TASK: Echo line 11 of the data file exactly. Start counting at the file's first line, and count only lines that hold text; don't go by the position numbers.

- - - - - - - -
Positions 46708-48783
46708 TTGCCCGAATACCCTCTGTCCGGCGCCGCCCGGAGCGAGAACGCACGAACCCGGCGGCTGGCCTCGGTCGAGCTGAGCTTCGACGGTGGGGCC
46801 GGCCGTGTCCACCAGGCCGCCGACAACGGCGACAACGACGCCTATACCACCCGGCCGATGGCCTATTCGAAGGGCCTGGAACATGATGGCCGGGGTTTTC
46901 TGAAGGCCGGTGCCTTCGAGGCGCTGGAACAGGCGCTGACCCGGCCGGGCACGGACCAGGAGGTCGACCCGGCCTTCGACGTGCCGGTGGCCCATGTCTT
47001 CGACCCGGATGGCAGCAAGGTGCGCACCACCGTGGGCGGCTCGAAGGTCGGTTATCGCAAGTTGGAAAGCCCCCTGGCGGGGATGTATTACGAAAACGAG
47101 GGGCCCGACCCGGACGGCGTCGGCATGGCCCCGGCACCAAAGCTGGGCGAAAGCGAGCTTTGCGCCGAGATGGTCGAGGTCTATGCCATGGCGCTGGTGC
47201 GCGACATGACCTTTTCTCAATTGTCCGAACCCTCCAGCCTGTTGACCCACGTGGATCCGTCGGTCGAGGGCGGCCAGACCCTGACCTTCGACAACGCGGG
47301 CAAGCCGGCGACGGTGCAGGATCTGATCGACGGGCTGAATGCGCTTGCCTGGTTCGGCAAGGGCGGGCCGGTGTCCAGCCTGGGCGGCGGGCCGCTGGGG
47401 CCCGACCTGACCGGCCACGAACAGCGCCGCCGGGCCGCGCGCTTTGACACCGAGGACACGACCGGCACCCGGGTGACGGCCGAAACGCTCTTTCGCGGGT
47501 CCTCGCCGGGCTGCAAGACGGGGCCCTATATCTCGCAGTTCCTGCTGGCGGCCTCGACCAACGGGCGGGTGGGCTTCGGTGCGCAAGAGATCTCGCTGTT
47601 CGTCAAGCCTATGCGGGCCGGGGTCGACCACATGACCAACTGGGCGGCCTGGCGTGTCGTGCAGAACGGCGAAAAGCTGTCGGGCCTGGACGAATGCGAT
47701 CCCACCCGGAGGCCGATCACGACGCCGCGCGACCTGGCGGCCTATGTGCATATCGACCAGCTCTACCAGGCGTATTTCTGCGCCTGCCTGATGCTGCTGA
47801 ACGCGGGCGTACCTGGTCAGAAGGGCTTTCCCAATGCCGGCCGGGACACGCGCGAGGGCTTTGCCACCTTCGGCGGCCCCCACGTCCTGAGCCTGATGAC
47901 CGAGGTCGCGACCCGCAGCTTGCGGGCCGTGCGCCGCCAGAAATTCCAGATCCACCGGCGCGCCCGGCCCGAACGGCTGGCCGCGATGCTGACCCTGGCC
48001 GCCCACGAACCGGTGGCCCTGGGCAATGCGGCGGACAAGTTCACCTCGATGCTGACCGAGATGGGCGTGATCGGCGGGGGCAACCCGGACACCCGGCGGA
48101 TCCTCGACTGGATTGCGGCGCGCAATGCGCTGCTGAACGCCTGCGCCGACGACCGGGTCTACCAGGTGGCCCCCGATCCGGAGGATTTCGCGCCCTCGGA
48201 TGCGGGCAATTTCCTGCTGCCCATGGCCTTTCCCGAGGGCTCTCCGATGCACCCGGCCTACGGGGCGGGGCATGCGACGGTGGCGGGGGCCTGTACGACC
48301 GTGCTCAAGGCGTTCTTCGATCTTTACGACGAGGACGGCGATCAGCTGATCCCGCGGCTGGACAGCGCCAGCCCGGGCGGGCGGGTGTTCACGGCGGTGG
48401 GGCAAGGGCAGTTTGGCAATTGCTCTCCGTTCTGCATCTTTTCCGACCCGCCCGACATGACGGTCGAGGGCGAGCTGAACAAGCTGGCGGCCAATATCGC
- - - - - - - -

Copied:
47601 CGTCAAGCCTATGCGGGCCGGGGTCGACCACATGACCAACTGGGCGGCCTGGCGTGTCGTGCAGAACGGCGAAAAGCTGTCGGGCCTGGACGAATGCGAT